Anyone involved in the radio industry, and plenty of people elsewhere, are aware of the cuts being made at Global Radio, cutting locally made output in favour of more shared national content. This means many regional stations will be closed down and local breakfast programmes will be replaced with a single breakfast show broadcast across all the stations in the group.
I’ve worked in lots of local radio stations, and this move – although not unexpected – has made me feel really sad. Local radio offers something really unique, listeners connect with it and develop a relationship with the presenters in a way that doesn’t happen with national programming.
I’ve been in a station when the whole area has come to a standstill because of a road traffic collision or snow, or when there’s been a terrible crime, or when a local hero has done something amazing. In each of these situations, people turn to their local radio station to get the latest and share their reactions with others. Although there will be an increase in news output across Global, it remains to be seen if this will be enough to feed listeners’ appetites and their need for local information from a trusted source.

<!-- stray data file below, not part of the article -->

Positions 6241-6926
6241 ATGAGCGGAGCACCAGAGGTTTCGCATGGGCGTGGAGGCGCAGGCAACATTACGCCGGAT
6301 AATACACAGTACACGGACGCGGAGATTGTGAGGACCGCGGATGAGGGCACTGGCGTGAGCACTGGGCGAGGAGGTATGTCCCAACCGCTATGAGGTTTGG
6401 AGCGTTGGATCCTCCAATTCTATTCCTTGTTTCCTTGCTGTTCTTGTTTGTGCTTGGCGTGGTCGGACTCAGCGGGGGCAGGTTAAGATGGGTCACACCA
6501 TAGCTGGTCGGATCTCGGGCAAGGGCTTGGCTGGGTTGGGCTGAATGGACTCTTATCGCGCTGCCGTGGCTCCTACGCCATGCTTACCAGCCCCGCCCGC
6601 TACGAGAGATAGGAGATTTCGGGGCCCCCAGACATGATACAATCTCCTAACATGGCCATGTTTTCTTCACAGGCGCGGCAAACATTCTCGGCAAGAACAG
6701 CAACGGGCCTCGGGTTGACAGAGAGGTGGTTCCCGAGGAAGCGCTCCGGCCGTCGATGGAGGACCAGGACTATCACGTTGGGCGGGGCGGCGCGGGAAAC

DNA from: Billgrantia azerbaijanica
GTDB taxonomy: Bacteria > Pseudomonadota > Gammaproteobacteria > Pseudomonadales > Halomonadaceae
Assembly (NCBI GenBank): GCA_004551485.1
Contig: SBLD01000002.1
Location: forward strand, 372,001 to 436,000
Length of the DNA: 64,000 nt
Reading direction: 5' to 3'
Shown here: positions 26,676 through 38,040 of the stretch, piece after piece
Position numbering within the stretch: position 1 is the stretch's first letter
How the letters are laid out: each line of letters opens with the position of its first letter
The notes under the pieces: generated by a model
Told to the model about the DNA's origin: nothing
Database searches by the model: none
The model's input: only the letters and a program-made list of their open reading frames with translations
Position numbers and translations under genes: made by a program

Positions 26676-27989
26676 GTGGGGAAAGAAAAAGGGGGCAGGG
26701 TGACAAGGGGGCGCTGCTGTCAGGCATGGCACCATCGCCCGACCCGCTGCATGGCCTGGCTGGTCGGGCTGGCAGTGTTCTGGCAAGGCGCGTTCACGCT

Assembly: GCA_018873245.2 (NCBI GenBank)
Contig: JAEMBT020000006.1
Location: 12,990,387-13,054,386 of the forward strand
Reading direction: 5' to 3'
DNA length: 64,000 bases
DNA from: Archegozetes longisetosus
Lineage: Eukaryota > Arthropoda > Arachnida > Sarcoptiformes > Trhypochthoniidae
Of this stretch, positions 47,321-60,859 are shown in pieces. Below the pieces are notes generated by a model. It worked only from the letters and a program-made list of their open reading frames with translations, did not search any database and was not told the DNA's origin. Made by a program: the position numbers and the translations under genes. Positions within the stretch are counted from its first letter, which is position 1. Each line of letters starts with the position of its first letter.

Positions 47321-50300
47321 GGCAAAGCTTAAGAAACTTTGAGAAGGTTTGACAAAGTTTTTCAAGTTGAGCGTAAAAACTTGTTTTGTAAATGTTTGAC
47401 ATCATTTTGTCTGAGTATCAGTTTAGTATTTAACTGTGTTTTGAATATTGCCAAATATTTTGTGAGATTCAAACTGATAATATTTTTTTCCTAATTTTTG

According to Rajar 88% of us still listen to the radio each week, and despite the increase in podcasts, audio streaming and information available via social media, this figure remains steady.
It’s a problem in print journalism too, with newsrooms slashing the number of journalists and sharing stories with others in their group in order to save money and make the most of dwindling advertising revenue.
But it’s important to protect this. The role of the journalist is to represent the rest of us – journalists have access to officials and representatives we don’t, and they can ask the questions we can’t. Local radio and local newspapers allow this to be done at a local level; by the time a national outlet has noticed what a city councillor has done, it’s probably too late.
The BBC offer this service without the reliance on advertising, but even they’re not bullet-proof and have to justify their claim to a large proportion of our licence fee regularly.
Community stations are rapidly increasing in number, but many of these rely on volunteers and won’t have the heft of other outlets when it comes to getting hold of information listeners want in a timely way.
I don’t know what the answer is, but I do know that this move by Global is a step closer to losing our valuable local stations, and all of the good which comes with them.
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